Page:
Scammed Dunedin couple's battle over car park fine

Photo: RNZ / Calvin Samuel / File image
Photo: RNZ / Calvin Samuel / File image
A Dunedin couple say it is unfair how hard they have had to fight to overturn a parking breach after being scammed in Queenstown.

Gerard Casey and his wife, Janet, were out for a friend's birthday early last month and, after arriving back late, discovered their Frankton hotel car park was full.

Hotel staff told them earlier in the day they could use a Wilson Parking space for a $10 fee.

But when they attempted to download the ParkMate app to pay, they fell victim to a scam that tried to access their credit card and withdraw US$45 three times, forcing their bank to intervene and cancel their card.

Gerard said they were unable to pay using a different method and the hotel reception was closed, leaving them distressed and feeling helpless.

The next morning, the couple discovered they had been hit with an additional $85 breach notice.

They appealed to Wilson Parking, using multiple screenshots from their bank to show the fraudulent attempts.

"We were willing to pay the $10," Gerard Casey said.

"We said that right at the start.

"What we objected to was being fined $85 and the fact that they refused to take evidence from us and that we were fair and reasonable and weren't trying to get out of any payment."

On March 18, Wilson Parking declined their request, saying based on the evidence and circumstances: "There do not appear to be any other factors that might make the enforcement of the breach notice unreasonable in this instance".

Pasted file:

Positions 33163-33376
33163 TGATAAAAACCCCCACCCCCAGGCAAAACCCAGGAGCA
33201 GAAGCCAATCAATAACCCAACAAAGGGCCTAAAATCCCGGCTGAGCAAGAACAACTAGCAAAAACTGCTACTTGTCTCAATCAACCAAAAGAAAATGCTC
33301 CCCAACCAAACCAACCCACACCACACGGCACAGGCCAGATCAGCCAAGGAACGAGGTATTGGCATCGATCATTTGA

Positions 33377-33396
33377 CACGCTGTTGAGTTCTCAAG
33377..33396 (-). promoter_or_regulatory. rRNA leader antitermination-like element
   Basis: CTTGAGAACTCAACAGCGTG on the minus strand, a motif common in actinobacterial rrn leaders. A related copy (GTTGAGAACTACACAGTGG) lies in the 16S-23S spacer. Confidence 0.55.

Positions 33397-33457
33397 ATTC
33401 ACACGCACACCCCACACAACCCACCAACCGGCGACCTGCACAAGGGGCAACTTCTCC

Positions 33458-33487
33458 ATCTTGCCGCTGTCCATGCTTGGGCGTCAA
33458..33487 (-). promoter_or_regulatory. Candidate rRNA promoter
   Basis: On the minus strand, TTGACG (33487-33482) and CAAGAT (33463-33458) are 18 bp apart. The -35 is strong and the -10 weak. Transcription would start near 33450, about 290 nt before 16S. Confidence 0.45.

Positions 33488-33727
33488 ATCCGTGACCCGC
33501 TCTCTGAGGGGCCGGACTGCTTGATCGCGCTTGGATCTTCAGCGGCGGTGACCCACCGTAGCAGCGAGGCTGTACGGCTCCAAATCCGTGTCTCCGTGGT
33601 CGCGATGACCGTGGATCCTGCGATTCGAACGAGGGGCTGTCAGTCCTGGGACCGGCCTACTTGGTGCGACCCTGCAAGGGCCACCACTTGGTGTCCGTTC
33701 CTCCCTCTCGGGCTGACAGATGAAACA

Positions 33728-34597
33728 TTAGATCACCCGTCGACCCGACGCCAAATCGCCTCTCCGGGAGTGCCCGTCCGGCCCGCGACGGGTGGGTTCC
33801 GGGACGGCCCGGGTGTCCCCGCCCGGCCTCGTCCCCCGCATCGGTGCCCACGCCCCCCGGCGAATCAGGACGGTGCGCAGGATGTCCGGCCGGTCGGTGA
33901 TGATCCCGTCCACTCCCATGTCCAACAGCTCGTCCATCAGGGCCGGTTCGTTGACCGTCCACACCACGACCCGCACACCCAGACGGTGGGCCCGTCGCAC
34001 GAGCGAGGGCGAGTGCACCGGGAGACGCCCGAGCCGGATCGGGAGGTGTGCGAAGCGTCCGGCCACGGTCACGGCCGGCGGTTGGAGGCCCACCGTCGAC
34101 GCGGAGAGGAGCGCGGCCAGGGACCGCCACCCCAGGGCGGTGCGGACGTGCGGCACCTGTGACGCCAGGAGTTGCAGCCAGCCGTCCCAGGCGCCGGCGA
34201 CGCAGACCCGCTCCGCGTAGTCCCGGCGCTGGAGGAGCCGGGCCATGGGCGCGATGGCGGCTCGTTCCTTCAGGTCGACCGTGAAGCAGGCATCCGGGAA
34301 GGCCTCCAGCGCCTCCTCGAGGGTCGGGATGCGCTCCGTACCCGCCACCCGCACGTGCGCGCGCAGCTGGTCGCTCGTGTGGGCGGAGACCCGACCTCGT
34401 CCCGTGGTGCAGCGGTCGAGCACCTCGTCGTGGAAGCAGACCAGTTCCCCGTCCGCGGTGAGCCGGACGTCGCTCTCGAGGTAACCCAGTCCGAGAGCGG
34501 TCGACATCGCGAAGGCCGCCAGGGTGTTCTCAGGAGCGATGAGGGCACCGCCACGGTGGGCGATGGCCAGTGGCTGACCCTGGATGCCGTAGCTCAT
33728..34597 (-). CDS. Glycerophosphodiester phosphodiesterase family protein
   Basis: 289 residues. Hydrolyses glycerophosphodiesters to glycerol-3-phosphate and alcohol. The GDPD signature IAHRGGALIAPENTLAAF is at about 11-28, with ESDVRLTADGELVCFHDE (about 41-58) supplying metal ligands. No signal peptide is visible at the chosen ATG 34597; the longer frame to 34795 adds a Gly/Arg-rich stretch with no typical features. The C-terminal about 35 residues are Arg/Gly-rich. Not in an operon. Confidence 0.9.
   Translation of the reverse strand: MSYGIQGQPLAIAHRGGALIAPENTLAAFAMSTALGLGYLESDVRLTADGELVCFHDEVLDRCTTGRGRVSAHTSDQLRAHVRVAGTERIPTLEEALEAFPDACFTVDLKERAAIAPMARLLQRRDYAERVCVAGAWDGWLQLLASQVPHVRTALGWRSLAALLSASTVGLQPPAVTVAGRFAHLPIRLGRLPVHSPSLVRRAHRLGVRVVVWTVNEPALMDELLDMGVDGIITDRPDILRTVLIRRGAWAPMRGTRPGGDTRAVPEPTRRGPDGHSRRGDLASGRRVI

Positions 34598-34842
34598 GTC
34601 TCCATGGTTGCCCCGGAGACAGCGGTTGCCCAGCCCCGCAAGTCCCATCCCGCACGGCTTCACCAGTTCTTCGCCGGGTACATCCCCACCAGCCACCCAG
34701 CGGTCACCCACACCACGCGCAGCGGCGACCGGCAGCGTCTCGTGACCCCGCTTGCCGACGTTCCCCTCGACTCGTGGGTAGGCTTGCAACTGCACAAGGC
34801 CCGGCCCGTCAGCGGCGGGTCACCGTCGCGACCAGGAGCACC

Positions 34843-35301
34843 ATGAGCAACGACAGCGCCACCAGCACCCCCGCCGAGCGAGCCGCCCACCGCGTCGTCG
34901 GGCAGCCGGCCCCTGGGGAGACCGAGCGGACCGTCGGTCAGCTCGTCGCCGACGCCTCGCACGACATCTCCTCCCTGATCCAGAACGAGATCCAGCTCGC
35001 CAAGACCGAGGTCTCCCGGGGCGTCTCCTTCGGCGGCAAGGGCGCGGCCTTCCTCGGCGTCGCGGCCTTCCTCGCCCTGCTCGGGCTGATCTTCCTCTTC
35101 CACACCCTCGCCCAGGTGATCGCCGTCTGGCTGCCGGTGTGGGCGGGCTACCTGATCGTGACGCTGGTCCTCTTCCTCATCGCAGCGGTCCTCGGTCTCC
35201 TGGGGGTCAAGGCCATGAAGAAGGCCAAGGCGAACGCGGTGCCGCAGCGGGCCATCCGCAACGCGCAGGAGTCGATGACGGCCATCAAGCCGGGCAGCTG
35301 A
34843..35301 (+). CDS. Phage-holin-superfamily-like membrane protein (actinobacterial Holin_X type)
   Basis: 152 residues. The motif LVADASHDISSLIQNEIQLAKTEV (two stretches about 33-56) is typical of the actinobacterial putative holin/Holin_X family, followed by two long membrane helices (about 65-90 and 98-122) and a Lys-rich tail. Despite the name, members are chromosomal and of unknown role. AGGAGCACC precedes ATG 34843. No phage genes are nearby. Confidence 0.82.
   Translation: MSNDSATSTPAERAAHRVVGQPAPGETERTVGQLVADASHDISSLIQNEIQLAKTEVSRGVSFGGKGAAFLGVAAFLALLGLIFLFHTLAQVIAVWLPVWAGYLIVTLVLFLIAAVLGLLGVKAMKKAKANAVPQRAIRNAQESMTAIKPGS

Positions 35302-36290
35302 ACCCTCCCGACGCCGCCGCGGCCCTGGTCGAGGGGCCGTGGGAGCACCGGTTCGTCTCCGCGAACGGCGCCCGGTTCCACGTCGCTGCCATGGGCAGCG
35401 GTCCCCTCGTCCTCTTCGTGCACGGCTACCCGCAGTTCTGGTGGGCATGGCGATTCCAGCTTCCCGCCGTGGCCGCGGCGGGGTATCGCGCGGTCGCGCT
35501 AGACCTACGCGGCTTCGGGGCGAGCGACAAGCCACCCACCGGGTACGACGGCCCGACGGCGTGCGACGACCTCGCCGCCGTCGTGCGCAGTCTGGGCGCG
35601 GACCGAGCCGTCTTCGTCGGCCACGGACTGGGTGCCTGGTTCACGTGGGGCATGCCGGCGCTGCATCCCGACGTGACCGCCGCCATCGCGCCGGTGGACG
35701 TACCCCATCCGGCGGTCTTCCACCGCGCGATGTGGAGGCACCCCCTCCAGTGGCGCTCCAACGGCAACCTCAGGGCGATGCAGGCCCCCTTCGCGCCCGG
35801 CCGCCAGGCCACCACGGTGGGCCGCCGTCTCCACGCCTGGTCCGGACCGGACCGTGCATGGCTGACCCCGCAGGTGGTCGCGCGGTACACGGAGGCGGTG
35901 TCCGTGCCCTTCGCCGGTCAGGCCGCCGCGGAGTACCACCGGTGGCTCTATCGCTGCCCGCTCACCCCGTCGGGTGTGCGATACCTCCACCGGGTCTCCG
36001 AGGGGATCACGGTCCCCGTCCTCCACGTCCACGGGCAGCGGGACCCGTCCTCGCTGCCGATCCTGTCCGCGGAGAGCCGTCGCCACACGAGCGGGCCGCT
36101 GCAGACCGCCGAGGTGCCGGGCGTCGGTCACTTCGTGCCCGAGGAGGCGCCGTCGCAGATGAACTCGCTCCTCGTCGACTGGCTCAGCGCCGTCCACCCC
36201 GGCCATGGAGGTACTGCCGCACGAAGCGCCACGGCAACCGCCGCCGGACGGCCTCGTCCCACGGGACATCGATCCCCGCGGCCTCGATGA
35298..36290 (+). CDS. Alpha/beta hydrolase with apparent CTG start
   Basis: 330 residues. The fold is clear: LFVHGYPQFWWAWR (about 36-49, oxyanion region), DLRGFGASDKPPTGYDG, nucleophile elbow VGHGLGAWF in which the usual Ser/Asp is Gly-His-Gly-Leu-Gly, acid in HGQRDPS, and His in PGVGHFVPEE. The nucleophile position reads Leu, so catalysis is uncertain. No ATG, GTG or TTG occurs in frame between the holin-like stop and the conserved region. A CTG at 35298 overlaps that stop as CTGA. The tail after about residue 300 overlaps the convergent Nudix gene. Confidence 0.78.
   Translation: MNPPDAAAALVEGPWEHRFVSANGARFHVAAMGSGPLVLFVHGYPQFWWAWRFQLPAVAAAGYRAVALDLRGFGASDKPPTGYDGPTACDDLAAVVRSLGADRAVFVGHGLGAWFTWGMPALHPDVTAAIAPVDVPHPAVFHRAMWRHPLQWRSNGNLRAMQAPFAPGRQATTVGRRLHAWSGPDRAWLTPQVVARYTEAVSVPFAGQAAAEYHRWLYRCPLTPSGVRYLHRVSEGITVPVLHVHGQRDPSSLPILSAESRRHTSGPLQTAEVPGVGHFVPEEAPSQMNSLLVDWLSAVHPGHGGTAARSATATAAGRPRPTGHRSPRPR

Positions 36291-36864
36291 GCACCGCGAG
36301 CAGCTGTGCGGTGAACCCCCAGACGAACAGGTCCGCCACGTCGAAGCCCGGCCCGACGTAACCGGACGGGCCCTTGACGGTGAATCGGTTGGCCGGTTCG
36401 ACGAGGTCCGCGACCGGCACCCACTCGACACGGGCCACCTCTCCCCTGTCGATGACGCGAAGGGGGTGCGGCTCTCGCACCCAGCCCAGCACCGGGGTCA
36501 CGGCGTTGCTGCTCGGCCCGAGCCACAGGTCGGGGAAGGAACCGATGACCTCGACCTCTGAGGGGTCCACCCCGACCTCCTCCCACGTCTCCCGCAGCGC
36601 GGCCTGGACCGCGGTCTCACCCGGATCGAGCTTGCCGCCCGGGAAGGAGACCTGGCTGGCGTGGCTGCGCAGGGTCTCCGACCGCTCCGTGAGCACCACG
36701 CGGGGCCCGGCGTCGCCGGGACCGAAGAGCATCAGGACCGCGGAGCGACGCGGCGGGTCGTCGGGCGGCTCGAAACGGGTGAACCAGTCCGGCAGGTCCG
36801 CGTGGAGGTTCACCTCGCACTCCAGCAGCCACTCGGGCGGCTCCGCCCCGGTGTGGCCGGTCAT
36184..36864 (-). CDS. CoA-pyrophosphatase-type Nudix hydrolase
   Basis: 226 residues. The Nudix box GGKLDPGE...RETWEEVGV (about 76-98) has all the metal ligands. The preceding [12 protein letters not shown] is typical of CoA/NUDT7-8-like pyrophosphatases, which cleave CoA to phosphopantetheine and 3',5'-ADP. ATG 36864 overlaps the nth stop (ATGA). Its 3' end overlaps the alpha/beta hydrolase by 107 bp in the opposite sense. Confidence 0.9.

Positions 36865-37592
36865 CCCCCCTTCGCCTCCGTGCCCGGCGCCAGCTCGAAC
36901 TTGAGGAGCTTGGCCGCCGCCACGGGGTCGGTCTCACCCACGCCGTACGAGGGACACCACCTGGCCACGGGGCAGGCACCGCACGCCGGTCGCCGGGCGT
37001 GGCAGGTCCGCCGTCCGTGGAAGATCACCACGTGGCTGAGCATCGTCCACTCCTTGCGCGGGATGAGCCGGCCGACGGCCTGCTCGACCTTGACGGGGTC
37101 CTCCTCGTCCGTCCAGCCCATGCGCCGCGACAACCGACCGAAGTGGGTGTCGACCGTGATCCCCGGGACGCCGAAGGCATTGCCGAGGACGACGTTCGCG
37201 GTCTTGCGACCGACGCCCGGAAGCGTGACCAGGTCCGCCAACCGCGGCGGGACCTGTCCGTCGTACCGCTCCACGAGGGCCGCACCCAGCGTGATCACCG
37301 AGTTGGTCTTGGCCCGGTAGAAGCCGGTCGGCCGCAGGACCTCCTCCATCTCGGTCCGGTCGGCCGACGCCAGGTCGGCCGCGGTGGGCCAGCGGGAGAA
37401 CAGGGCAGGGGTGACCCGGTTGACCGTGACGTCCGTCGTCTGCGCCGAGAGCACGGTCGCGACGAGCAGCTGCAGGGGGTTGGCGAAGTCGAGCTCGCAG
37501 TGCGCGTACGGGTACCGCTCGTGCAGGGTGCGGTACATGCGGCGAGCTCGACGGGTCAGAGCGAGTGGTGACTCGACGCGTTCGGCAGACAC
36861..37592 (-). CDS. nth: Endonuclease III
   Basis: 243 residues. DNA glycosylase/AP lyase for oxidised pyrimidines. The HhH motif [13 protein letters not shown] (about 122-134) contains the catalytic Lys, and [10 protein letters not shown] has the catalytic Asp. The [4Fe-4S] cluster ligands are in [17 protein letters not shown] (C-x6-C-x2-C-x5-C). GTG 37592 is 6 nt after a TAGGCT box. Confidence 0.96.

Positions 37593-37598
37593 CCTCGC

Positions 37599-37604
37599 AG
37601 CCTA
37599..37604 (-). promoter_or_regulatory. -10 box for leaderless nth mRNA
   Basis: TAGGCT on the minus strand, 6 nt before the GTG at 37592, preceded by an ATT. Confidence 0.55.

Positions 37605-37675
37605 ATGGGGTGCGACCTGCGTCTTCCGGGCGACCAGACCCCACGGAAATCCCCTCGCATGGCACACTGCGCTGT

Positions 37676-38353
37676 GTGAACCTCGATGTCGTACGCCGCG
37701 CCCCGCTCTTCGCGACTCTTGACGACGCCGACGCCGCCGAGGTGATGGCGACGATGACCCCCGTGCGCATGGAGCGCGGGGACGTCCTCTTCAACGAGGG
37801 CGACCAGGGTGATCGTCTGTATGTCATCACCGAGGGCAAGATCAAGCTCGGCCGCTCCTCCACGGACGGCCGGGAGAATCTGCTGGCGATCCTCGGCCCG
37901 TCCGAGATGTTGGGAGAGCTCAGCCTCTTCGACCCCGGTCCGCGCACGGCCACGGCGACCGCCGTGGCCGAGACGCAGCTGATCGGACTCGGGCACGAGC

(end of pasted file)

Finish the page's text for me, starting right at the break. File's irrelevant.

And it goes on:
They appealed the fine again, only to be declined again on April 9 and given a similar response, claiming their circumstances did not "constitute sufficient reasons".

So Gerard resorted to posting about it on LinkedIn. It was unreasonable to be penalised when they had tried to do the right thing and he wanted to alert others to the fraudulent ParkMate app copycats.

It did not take long for Wilson Parking to contact Gerard and put him in touch with ParkMate which asked for the fee to be waived within 11 hours of receiving their email.

Wilson Parking confirmed the notice was waived.

A spokesperson apologised for the inconvenience, saying they sympathised with the frustration caused by the unfortunate circumstances.

"We would like to clarify our stance on the matter of fraudulent activity and breach notices," Wilson Parking said.

"While fraudulent activity is indeed a valid reason for waiving a breach notice, we must also ensure that such claims are thoroughly vetted to prevent misuse of this reason.

"With the unfortunate increase in fraudulent activity, we have seen instances where this excuse is used by some individuals to evade legitimate parking fees.

"However, in Mr Casey's case, upon further examination, it is evident that his situation warranted consideration for waiver.

"We appreciate Mr Casey's patience throughout this process and commend his commitment to upholding fairness and justice.

"We remain committed to providing efficient and fair resolution processes for all our customers."